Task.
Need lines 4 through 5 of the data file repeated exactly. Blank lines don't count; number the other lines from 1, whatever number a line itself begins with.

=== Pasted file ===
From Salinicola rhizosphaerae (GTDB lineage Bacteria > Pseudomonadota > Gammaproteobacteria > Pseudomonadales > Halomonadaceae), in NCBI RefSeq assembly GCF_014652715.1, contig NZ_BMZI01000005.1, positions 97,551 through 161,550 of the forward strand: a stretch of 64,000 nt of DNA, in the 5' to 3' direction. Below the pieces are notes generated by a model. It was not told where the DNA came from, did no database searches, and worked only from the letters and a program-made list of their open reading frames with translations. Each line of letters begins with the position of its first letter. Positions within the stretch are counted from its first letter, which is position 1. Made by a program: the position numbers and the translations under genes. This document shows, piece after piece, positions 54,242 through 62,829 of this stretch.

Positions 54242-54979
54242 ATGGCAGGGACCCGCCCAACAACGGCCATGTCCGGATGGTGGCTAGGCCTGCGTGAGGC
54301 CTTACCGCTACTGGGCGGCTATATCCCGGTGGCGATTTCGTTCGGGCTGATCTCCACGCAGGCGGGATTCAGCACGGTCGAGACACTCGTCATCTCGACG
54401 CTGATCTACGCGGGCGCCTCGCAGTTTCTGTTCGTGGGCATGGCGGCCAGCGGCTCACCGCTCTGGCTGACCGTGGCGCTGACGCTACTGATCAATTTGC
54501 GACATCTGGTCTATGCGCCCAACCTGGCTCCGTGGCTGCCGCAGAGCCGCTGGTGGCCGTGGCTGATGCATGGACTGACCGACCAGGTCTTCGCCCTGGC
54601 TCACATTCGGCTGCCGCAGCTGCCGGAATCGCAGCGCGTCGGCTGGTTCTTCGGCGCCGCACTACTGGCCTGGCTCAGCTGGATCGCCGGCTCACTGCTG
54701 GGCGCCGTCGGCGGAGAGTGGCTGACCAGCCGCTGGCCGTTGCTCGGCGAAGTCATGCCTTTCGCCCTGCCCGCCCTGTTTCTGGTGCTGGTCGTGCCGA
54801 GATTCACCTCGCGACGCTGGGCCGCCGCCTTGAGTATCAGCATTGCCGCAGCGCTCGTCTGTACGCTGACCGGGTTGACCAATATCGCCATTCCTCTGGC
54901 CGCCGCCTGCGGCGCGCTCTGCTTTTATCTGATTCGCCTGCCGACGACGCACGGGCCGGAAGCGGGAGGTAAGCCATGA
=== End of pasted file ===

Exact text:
54301 CTTACCGCTACTGGGCGGCTATATCCCGGTGGCGATTTCGTTCGGGCTGATCTCCACGCAGGCGGGATTCAGCACGGTCGAGACACTCGTCATCTCGACG
54401 CTGATCTACGCGGGCGCCTCGCAGTTTCTGTTCGTGGGCATGGCGGCCAGCGGCTCACCGCTCTGGCTGACCGTGGCGCTGACGCTACTGATCAATTTGC